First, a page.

Goikoetxea, Jule.  Privatizing Democracy: Global Ideals, European Politics and Basque Territories.  Oxford: Peter Lang Ltd, 2017.

(Europe (excl. Russia and the former Soviet Union) - Basque Country, Spain - Globalization, Democratization.) 

Democratization is a process of collective emancipation through self-government. Continuous political contestation is essential for emancipation but, in order to know which strategies and conditions will emancipate us, we also need to know which ones subjugate us. Political mechanisms with the capacity to modulate our individual and collective bodies and make them docile tend to be close relatives of those which make us equal and free.

Drawing on the latest theories concerning globalization and democracy, this book argues that postnational and postsovereign multilevel governance regimes, including the European Union, should be understood as mechanisms of global capitalism aimed at privatizing democracy. Through a detailed applied analysis of the Basque case, the author illustrates how democratization is closely linked to ideas about territory, collective empowerment and institutional political capacity.

Democratization always takes place partially: it never 'ends'. Contrary to the dominant thinking, this book argues that the incomplete nature of democratization is a positive aspect, with perpetual conflict leading to perpetual change. This is precisely what allows, and obliges, each generation to shape its own forms of emancipation.


Gilligan, Chris.  Northern Ireland and the crisis of anti-racism: rethinking racism and sectarianism.  Manchester: Manchester University Press, 2017.

(Global, Transnational, Comparative - Northern Ireland; USA; British Empire; - racism and nationalism - ethnic and racial studies; Irish Studies; British Empire.) 

Racism and sectarianism makes an important contribution to the discussion on the 'crisis of anti-racism' in the United Kingdom. The book looks at two phenomena that are rarely examined together - racism and sectarianism. The author argues that thinking critically about sectarianism and other racisms in Northern Ireland helps to clear up some confusions regarding 'race' and ethnicity. Many of the prominent themes in debates on racism and anti-racism in the UK today - the role of religion, racism and 'terrorism', community cohesion - were central to discussions on sectarianism in Northern Ireland during the conflict and peace process. The book provides a sustained critique of the Race Relations paradigm that dominates official anti-racism and sketches out some elements of an emancipatory anti-racism.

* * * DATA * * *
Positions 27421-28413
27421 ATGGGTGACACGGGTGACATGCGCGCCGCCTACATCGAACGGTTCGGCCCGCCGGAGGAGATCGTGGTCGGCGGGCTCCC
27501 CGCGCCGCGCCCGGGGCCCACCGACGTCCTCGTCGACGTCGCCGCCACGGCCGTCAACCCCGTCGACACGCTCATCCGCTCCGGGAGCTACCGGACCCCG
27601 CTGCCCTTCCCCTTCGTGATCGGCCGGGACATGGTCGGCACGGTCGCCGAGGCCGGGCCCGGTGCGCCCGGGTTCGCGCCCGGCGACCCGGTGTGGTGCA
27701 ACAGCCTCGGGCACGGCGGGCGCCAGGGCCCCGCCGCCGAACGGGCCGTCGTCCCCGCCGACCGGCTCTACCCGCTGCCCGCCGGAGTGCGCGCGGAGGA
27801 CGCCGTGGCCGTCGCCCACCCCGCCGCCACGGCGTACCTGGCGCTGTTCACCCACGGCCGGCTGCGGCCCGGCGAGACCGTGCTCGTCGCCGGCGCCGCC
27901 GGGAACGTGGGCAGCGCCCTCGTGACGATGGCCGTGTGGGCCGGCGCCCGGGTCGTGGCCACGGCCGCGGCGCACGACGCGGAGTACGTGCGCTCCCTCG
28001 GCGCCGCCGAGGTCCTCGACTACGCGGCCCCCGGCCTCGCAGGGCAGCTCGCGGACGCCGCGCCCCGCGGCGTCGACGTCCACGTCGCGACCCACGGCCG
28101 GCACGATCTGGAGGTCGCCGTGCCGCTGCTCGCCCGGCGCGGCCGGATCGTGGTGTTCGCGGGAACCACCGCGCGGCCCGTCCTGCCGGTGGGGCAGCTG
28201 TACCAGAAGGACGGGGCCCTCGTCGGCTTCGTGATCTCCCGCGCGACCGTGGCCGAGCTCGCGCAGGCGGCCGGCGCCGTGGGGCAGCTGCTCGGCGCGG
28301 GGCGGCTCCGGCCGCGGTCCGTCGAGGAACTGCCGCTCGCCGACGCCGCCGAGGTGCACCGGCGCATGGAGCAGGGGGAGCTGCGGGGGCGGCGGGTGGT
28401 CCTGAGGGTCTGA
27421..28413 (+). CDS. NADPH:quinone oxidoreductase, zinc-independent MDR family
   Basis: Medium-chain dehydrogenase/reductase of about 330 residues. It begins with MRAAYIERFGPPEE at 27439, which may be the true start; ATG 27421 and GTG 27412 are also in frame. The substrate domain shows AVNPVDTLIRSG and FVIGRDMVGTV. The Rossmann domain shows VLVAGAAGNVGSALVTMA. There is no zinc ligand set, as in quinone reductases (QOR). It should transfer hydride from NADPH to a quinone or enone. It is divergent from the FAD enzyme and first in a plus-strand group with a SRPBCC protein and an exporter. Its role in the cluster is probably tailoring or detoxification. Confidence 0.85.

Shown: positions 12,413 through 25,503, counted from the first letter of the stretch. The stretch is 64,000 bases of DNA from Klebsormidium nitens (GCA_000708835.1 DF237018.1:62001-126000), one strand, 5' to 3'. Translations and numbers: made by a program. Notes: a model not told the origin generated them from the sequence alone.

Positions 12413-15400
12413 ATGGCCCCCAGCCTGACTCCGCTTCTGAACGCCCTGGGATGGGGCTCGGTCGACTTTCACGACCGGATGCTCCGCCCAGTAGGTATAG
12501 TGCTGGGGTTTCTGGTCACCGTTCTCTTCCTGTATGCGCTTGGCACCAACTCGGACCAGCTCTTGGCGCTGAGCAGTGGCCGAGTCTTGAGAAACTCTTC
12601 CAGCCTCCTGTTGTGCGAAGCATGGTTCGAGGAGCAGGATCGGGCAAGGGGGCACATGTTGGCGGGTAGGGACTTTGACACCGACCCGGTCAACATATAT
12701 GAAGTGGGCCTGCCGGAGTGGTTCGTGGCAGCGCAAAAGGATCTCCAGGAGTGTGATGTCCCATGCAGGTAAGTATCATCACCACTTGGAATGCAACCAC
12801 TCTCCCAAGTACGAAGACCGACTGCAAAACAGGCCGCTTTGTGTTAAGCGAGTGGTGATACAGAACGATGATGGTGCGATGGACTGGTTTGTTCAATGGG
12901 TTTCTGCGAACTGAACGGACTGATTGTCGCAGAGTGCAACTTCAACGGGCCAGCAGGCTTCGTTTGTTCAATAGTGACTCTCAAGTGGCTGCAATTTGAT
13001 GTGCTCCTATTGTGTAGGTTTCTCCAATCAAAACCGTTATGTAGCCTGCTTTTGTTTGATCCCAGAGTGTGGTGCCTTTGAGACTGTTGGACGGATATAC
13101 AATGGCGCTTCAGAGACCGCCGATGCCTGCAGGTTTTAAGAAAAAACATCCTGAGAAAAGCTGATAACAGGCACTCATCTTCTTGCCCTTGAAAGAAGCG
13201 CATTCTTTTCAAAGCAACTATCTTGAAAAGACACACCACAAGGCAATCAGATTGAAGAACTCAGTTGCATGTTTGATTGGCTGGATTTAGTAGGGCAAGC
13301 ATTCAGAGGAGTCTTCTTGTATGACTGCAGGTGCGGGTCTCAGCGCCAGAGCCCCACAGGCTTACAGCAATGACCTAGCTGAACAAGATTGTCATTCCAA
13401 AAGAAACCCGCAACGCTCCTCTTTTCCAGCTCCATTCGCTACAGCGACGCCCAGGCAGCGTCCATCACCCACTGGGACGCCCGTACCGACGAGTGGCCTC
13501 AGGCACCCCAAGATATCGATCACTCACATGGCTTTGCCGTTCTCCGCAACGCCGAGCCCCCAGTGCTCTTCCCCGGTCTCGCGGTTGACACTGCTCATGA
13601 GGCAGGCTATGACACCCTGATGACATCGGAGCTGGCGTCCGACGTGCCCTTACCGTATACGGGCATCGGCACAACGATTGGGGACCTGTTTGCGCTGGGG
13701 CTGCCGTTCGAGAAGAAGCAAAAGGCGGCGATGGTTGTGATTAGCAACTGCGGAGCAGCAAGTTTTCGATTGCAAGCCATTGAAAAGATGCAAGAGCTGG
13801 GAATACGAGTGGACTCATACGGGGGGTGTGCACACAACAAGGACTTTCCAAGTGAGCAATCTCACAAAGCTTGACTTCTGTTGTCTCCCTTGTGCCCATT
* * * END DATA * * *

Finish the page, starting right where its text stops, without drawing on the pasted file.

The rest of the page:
Gapova, Elena.  “Things to Have for a Belarusian”: Rebranding the Nation via Online Participation.  Digital Icons 17:17 (2017): 41-71.

(Russia and the former Soviet Union - Global - online nationalism, participatory culture, consumer activism, digital media - cyberspace (digital media) - digital/social media content analysis) 

The paper focuses on online consumer activism targeting Belarusian 'vyshyvanka', i.e. commodities with geometric ornament. Its reinvention was spurred by a global trend of nation branding and by post-socialist nation building. The consumption of ornamented products incites ‘rebranding of the nation’ which gets resemanticized and reinvented via online user-led content creation, as prosumers, often younger cosmopolitan urbanites, like, share, discuss, remix and perform other kinds of digital manipulations with recognizable geometric imagery. In their online incarnations, ornamented products become a semiotic space where ideas about nationhood are explored. At the same time, as online communities reinvent the meaning and socially reinforce the use of ornamented commodities, they re-create their group solidarity and social cohesion. The mechanics of this integration relies on the ability of some digital units to serve as memes and pointers, with the help of which, users can become aware of each other.